Bird Identification Quiz # 5 | Name This Bird
Test your birding knowledge with our quiz!
Here is the fifth in a series of quizzes to test your bird identification skills. Each picture highlights a different part of the bird, with a helpful clue along the way; challenge your children and co-workers as well!
The answer can be found at the bottom of this post along with some interesting facts about this bird that you may or may not know. No peaking, please… Good Luck!
Clue #1: Can be found around woodland edges and suburban yards.
Clue #2: Usually seen on or near the ground.
Clue #3: It is an omnivore, meaning it eats plants and meat.
Clue #4: One of the most common birds in North America.
Did you guess correctly? Comment below if you figured it out from the pictures alone or if the clues helped.
If you guessed Dark-Eyed Junco, then Congratulations! You’re on your way to becoming a birding expert.
Dark-eyed Juncos are also known as Snowbirds. (Photo- Karen Hance)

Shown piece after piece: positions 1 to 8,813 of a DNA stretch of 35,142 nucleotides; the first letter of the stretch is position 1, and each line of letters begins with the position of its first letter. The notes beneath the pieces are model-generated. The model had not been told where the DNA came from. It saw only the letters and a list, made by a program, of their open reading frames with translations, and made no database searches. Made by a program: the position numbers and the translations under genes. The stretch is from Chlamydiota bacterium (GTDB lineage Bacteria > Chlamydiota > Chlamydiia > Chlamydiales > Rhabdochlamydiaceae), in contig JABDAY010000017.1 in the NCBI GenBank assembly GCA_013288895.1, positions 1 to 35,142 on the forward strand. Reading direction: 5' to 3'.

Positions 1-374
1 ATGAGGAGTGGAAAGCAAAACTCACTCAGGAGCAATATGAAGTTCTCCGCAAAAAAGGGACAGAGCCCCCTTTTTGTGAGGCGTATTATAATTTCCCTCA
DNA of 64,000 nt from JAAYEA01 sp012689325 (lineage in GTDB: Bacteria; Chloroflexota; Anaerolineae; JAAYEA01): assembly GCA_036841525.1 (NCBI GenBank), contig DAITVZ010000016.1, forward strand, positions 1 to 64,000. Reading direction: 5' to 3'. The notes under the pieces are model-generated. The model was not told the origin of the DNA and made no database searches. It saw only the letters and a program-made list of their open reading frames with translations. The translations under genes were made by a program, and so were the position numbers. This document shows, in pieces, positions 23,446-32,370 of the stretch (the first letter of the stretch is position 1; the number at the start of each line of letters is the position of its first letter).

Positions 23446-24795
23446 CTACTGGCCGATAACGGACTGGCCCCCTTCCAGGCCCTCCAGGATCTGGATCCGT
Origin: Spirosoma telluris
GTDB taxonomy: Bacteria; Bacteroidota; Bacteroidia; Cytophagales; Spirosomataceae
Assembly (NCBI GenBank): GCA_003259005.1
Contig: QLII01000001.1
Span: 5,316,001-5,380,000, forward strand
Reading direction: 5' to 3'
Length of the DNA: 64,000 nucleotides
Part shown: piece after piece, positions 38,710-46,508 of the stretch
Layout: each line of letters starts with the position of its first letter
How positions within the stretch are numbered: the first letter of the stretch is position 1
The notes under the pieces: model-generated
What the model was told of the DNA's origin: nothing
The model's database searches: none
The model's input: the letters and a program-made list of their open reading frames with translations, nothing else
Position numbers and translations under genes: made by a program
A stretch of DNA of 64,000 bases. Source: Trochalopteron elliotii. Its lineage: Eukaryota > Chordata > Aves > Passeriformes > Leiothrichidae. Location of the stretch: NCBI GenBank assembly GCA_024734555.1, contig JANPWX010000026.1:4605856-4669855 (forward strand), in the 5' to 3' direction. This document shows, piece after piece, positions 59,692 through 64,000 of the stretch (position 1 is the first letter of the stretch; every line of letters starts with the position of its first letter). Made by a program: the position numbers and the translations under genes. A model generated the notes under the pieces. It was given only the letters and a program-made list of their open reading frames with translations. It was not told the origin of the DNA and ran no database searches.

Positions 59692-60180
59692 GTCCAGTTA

Did you know?
- Seeds and berries are a major source of food for Juncos. They supplement their diets with caterpillars, ants, moths, flies and beetles during the summer.
- Dark-eyed Juncos produce an alarm call to alert other members of their group about upcoming danger.
- Mating season starts in April.
- Dark-eyed Juncos form monogamous pairs that mate for a lifetime and produce 2 to 3 broods per season.
- Females build cup-shaped nests on the ground, hidden under logs, roots or large plants, but rarely in trees.
- Females lay 3 to 6 white, grayish or bluish eggs covered with brown spots. They hatch after an incubation of 12 to 13 days.
- Both parents feed the nestlings and the young are fed mostly insects.
- Dark-eyed Juncos can live 3 to 11 years in the wild.
- In the eastern United States, Juncos are grayish-black and white, but in the west, they come in various color patterns, with reddish-brown on the back or sides or both.
- Brown-headed Cowbirds often lays eggs inside the nests of Dark-eyed Juncos. The females are not able to recognize parasitic eggs and raise them as their own chicks.
If you enjoyed this bird identification quiz, check out Quiz #1, Quiz #2, Quiz #3 & Quiz #4 found on this blog. Thanks for stopping by and remember to keep those feeders filled this winter. Happy Birding! ~Karen